In the eighteenth and nineteenth centuries, public executions were not uncommon with tens of thousands of Cornishmen and women flocking from far and wide to witness the terrible ordeal of the condemned prisoners at Bodmin. If you stole an apple, some grain, a watch, a sheep or a horse, the hangman’s noose may well have sealed your fate. It made no difference, man, woman or child; if you broke the law, you were punished. Eight women were hanged at Bodmin between 1742 and 1901, four for the murder of their child or children.
In Victorian times, it was only murderers who found themselves taken to the gallows with eleven executions taking place between 1840 and 1909. In 1868, a major change in the law declared that executions must take place in private and so the hangings of Selina Wadge in 1878 for murdering her child - the unmarried mother-of-two killed her youngest son Harry on the promise of marriage - and William Bartlett in 1882 for murdering a child at Lanlivery, took place on the same site but shielded from view with a canvas screen. Only the 1901 and 1909 hangings were truly private.
Further information regarding the Victorian crimes in Cornwall can be found in newspapers of the day, often in great detail. Findmypast.co.uk is currently working with the British Library to digitise the newspapers they hold, and local newspapers are held on microfilm at the Cornish Studies Library in Redruth.
Ghost Walk – Do you dare to spend the night in Bodmin Jail? Starting at 10.30pm, guests will be joined by a professional psychic medium who will lead group workshops in various areas of the prison.
The Hole in the Wall – An ex-debtors prison turned pub! A unique setting to enjoy a dink, with intriguing bits and bobs dotted around and a stuffed lion in the courtyard! Food is also available, along with local ales.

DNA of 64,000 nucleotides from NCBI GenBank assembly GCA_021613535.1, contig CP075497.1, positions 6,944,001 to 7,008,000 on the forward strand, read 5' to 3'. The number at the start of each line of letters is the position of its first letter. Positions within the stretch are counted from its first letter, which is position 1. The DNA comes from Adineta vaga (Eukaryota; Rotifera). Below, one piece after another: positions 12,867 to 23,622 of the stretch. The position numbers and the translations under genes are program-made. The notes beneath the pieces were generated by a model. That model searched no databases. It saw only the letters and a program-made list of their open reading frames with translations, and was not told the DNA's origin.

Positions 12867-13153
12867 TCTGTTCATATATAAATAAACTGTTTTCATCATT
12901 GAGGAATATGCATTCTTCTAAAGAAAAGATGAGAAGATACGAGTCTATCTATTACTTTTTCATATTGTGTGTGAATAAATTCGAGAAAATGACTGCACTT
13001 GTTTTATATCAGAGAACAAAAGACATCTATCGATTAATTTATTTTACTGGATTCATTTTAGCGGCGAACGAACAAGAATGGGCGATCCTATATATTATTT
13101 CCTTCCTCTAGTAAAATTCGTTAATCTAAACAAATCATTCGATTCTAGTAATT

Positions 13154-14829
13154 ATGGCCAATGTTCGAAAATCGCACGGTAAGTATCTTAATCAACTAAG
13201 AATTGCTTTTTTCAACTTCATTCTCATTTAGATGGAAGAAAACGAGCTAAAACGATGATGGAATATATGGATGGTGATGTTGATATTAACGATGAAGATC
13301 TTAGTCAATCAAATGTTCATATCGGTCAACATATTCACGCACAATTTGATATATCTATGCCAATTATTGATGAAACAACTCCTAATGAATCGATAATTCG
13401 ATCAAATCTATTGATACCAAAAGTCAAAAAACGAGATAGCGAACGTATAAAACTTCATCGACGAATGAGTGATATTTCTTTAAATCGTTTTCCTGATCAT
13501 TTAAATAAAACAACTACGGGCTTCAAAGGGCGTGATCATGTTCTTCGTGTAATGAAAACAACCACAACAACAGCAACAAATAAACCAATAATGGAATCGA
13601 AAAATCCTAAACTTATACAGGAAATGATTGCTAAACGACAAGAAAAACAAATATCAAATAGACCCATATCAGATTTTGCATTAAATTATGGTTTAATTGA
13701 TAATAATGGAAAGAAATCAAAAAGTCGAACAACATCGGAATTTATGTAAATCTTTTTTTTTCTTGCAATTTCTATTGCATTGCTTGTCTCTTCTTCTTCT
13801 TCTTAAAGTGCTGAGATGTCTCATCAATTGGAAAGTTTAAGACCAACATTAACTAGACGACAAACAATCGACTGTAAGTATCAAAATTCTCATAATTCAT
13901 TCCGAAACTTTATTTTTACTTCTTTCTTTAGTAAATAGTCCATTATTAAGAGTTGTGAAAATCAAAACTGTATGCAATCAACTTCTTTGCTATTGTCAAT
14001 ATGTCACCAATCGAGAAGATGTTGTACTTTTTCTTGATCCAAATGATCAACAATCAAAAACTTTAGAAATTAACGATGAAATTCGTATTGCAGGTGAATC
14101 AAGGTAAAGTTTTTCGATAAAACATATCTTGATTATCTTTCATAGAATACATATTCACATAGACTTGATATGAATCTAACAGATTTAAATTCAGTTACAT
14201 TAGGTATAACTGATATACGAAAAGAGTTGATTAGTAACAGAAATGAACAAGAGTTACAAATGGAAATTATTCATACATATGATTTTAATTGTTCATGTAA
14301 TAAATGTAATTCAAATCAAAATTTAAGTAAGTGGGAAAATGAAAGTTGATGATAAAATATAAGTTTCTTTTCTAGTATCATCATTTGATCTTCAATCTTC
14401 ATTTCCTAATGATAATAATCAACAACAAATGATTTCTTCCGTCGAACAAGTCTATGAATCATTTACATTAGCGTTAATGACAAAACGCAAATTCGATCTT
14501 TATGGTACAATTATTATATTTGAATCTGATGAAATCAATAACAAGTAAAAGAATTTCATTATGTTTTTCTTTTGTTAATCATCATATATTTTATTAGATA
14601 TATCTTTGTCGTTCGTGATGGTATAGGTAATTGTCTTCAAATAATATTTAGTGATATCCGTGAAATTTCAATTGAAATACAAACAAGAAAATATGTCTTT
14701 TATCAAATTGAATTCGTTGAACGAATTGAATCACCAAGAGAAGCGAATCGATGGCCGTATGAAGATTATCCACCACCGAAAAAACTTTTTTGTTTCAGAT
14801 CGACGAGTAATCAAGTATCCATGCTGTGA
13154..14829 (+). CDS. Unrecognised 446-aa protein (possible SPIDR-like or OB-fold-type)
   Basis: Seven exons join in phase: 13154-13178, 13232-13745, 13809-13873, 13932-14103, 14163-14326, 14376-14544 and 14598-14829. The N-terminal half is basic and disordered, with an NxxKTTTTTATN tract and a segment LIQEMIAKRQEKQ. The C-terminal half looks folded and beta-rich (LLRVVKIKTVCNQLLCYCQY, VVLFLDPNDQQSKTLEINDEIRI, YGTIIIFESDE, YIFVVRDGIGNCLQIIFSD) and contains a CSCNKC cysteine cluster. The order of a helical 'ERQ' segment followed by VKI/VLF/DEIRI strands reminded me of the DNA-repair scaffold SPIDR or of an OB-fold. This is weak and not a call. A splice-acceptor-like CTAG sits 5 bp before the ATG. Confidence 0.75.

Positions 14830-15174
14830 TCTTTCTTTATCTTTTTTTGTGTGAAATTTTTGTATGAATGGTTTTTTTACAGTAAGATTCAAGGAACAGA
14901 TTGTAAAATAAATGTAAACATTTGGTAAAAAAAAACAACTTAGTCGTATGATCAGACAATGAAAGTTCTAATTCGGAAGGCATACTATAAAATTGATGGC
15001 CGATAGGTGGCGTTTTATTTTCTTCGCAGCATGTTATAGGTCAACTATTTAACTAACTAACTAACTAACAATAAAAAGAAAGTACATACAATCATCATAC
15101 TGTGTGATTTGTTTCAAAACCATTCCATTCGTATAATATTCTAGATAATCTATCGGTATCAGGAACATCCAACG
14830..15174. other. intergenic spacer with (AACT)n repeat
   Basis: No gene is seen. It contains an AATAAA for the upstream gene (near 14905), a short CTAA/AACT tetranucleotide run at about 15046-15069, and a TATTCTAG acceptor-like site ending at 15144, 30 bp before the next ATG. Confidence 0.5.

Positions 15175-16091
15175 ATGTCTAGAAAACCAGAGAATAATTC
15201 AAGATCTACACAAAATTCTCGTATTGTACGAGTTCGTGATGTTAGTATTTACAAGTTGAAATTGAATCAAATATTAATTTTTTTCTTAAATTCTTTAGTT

Red Lion Inn – Located in St Kew, the Red Lion Inn has a welcoming atmosphere suitable for all the family. Suitable for all appetites, stop by for a light lunch, or enjoy barbequed fish and tapas!
Folly Tea Room – Relax in this delightful little tea room in Bodmin. Enjoy a pot of tea alongside a traditional pasty or a homemade scone. Popular with locals, the tea room is great value for money. 3 Turf Street, Bodmin
St Kew Harvest Farm Shop – Open since 2004, St Kew Harvest Farm Shop prides itself on selling local and ethical foods. The family owned shop grows with organic principles and now have an extended café as well as a commercial woodfired oven. The perfect place for foodies.
Clueless – Browse the beautiful Cornish glass creations at Clueless. The melted bottle art certainly caught our eye, whilst the wall art captured our hearts! Each item is handmade, and bespoke orders are available. Cluless.co.uk
- Home to 13,000 people, Bodmin’s name in Cornish is Bosvenegh. Bod means dwelling. The town was known variously throughout its history as Bodmine, Botmenei, Bodmen, Bodman and Bodmyn.
- Thanks to St Petroc settling in the sixth century, Bodmin became one of the country’s most important religious centres.
- During the Black Death in the 14th century, half the town’s population died.
- Bodmin served as the county town for Cornwall until the crown court moved to Truro.
- Bodmin was home to Victoria Cross winner James Henry Finn, who was awarded the military’s highest honour at the age of 22 in 1916 for seeing several wounded men lying out in front he went out and bandaged them all under heavy fire, making several journeys in order to do so’ in Mesopotamia (now Iraq). He was killed in action in 1917, aged 23 and is remembered on his father’s and sister’s headstone in Bodmin Old Cemetery.
- Now lying partly in ruins, Bodmin Gaol was used for more than 150 years, and was the first to house prisoners’ in their own cells. More than 50 people were hanged there and more awaited transportation. During World War I it was used to hide the nation’s treasures including the Crown Jewels and the Domesday Book.
- Bodmin was home to three Cornish Uprisings, two in 1497 and 1449, but were defeated, most notably by 10,000 men of the King’s army under Baron Daubeny when they marched on London.
- Head out of the town to the 83-acre reserve, views from its highest point at 162 metres. There’s also a 44m monument to soldier General Sir Walter Raleigh Gilbert for his work in India.